– By Gerri Marroquin
Not much is known about the universe. How were the planets created? What are they composed of? This is what NASA’s Juno mission to Jupiter intends to answer, and University of West Georgia’s Dr. Nicholas Sterling recently shared with an eager crowd the ground-breaking discoveries this mission could make.
As part of his Infinite Universe lecture series, Sterling discussed NASA’s Juno mission from its inception in 2011 to its arrival at Jupiter in July 2016. Juno will study Jupiter’s composition, gravitational and magnetic fields as well as provide insight on how Jupiter and other planets in our solar system formed.
“With astronomy, you can really draw people in, and there are so many amazing stories to share,” Sterling said. “This topic was based on something that was meant to be timely, and with so many fascinating discoveries that I want to share, this one just fell into my lap.”
His lecture was open and free to the public, and many in attendance traveled from local areas, such as Bremen, Douglasville and Newnan. Even though he does promote his lecture series to his students and on campus, Sterling’s target audience is the community.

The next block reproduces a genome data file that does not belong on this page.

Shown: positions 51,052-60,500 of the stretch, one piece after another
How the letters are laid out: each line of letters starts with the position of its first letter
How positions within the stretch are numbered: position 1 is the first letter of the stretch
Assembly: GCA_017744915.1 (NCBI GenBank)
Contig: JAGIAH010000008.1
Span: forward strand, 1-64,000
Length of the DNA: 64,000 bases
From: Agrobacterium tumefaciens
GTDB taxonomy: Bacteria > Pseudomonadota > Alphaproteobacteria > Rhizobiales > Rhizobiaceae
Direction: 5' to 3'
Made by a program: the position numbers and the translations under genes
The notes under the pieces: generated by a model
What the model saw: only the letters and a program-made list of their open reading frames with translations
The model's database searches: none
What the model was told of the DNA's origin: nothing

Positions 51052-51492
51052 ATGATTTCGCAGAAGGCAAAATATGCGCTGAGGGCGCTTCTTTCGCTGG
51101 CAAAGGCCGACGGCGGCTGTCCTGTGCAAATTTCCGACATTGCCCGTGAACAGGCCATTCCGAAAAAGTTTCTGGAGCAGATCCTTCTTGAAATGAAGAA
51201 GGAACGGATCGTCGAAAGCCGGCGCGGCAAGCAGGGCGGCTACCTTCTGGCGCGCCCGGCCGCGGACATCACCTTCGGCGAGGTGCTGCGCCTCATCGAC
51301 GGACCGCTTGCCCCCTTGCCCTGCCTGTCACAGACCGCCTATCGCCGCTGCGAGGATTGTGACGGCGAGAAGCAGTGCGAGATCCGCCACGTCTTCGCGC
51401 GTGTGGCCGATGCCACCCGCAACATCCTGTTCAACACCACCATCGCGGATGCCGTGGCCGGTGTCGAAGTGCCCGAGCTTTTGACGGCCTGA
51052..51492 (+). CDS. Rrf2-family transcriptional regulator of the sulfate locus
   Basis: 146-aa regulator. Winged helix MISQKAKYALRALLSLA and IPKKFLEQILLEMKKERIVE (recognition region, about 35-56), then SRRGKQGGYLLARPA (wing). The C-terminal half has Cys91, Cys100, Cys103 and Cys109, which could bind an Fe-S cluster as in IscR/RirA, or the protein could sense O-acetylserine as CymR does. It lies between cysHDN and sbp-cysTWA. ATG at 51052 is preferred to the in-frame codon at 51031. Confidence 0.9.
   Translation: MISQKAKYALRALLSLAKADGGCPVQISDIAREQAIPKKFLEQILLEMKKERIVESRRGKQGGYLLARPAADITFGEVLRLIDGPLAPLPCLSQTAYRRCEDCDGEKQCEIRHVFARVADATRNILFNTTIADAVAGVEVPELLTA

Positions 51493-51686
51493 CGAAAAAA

“My lectures are meant to be public outreach efforts,” he said. “This gives people who may have looked up at the night sky and ever wondered the chance to learn awesome, new things.”
Sterling has experience with NASA. He completed a post-doctoral fellowship at the NASA Goddard Space Flight Center in three years, so he understood the level of work that goes into these programs when he started his research on Juno.
Sterling believes his lectures can be beneficial to anyone willing to learn because those people are absorbing new information.
“If students attend my lectures for extra credit, so be it. That’s a win,” he said. “They are learning, and it’s improving STEM education, and that’s good enough for me.”